Ryan Suter

The Preds couldn’t trade Suter now, could they?


The Nashville Predators are the hottest team in the NHL. They’re 9-1-0 in their last 10 and have climbed all the way up to fifth in the Western Conference, nine points clear of eighth-place Minnesota. For the Preds to miss the playoffs, it would take a spectacular crash.

So knowing that, can you think of anything that could convince GM David Poile to trade defenseman Ryan Suter before the Feb. 27 trade deadline? Because if the playoffs are 95 percent assured for Nashville, I’m struggling to.

Yes, Suter’s still a pending unrestricted free agent, so there’s the risk he walks away next year for nothing. But save for some ridiculous trade offer combined with the absolute knowledge Suter won’t be back next season, why would Poile sabotage what could be a deep playoff run for what he’d get in return for a rental? Not to mention, the fans would be furious and as soon as Suter is gone the Preds’ odds of keeping Shea Weber grow considerably longer.

The only way a trade might – repeat: might – make sense is if Suter tells Poile he definitely won’t be back next year. So then Poile asks him, where do you want to go? Suter says, Detroit (just for argument’s sake). So Poile calls up the Red Wings and pitches a sign and trade to Ken Holland. After all, a Suter that’s signed long term is worth a lot more than a rental Suter.

True, the Red Wings would have to give up significant assets in return, but at least they’d be guaranteed to land Suter, removing the risk they get outbid in the free-agent market and end up with a massive hole on the back end should Nicklas Lidstrom decide to retire.

But yeah, that’s a long shot. Suter probably won’t be getting traded prior to the deadline. Unfortunate for the blogging business, but good for Preds fans.

Dropping like flies: Johnson, Killorn hurt in Bolts’ exhibition

Montreal Canadiens v Tampa Bay Lightning - Game One
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You probably know the drill: injury updates are murky in the NHL basically from the moment a puck drops.

We’ll learn more once the 2015-16 season begins, but at the moment, Saturday might have served as a costly night for the Tampa Bay Lightning. Both Tyler Johnson and Alex Killorn went down with injuries stemming from a 3-2 pre-season win against the Florida Panthers.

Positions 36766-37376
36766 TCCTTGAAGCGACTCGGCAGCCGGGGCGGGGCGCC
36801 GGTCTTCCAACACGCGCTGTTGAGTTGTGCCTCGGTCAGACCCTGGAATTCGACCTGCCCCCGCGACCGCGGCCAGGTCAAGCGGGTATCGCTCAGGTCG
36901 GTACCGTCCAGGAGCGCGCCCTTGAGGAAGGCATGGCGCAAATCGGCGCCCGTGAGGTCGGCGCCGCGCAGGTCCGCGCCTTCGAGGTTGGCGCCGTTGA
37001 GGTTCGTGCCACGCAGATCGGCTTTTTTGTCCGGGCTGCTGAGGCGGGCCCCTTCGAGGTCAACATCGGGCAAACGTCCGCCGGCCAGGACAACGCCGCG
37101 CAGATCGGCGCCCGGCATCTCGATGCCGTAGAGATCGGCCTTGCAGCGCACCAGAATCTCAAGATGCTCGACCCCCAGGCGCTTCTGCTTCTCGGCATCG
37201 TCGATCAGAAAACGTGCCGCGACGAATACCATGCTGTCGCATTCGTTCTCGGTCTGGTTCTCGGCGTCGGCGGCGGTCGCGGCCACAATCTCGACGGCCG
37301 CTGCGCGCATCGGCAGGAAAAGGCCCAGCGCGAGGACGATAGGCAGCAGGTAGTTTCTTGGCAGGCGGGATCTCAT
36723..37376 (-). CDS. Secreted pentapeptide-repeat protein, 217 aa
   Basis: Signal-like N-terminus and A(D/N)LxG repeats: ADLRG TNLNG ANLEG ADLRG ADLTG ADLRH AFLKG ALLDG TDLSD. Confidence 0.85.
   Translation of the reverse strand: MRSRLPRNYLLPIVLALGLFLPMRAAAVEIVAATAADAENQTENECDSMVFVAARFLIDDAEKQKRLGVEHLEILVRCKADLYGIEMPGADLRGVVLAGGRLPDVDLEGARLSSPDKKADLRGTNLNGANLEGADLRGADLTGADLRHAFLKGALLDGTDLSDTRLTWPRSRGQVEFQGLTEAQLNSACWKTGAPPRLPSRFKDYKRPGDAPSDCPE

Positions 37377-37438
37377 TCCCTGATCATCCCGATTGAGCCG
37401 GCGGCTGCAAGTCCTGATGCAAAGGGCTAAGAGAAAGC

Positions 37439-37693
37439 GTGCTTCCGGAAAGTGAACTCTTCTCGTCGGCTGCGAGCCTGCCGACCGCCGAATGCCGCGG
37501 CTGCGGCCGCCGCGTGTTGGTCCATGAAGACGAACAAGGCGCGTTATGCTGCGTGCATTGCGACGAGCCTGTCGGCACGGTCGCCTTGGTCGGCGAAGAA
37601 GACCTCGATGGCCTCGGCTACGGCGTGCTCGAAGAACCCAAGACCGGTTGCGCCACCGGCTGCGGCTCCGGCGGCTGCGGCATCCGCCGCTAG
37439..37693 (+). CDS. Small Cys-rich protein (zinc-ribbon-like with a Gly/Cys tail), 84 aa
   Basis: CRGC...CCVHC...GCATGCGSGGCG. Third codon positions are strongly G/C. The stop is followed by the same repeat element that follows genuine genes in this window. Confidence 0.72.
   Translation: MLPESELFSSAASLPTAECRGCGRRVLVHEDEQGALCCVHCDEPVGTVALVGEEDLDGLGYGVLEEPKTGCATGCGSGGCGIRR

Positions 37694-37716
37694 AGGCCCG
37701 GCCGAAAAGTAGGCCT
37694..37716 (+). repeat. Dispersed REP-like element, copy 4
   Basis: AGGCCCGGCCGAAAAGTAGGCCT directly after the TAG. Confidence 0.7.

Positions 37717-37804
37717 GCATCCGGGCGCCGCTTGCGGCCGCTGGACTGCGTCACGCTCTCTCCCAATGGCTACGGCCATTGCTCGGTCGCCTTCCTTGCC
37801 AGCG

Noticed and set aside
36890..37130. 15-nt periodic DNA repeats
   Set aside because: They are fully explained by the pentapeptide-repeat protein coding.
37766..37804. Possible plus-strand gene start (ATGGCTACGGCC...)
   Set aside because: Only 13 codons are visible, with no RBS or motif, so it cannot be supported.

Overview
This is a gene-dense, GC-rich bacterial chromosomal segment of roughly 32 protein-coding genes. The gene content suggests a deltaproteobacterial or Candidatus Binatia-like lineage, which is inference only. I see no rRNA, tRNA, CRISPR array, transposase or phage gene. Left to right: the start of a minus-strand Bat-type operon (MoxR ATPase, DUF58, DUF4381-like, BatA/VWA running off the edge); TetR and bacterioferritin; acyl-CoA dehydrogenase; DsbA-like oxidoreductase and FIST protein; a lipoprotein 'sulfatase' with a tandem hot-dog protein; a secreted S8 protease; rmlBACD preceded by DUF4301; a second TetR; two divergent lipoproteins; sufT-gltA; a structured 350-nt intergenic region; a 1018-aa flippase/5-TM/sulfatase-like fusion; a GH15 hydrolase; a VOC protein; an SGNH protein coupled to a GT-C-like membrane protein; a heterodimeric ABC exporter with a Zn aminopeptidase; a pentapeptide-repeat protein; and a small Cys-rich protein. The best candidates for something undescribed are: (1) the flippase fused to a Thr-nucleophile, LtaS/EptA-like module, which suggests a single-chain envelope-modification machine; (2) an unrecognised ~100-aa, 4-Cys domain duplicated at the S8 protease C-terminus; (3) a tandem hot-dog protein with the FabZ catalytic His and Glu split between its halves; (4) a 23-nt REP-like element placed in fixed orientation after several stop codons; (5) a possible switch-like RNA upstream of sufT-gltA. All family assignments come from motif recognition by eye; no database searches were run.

“Guys were dropping like flies,” Steven Stamkos told the Tamba Bay Times.

These could be minor situations – just about any ailment will sideline a key asset this time of year – yet one cannot help but wonder if the Lightning might limp into this campaign.

Nikita Kucherov is dealing with his own issues, so that means at least minor issues for one half of the Bolts’ top six forwards.

It’s believed that more will be known about these banged-up Bolts sometime on Sunday.

Raffi Torres gets match penalty for being Raffi Torres

Raffi Torres

With knee issues still limiting him, Raffi Torres isn’t as mobile as he once was. Apparently he still moves well enough to leave the usual path of destruction.

It’s the pre-season, so it’s unclear if we’ll get a good look at the check, but Torres received a match penalty for his hit on Anaheim Ducks forward Jakob Silfverberg.

Most accounts were pretty critical of the San Jose Sharks’ chief troublemaker:

It’s too early to tell if Silfverberg is injured. If he is, that’s a significant loss for the Ducks, as he really showed signs of fulfilling his promise (especially during the 2015 playoffs).

As far as Torres goes, he’s hoping to play in the Sharks’ season-opener. Wherever he ends up, he’ll certainly make plenty of enemies on the ice.

Whether it was because of that hit or just the general distaste shared by those sides, it sounds like tonight’s Sharks – Ducks exhibition is getting ugly, in general:

This post will be updated if video of the hit becomes available, and also if we get a better idea of Silfverberg’s condition.

Update: Bullet dodged?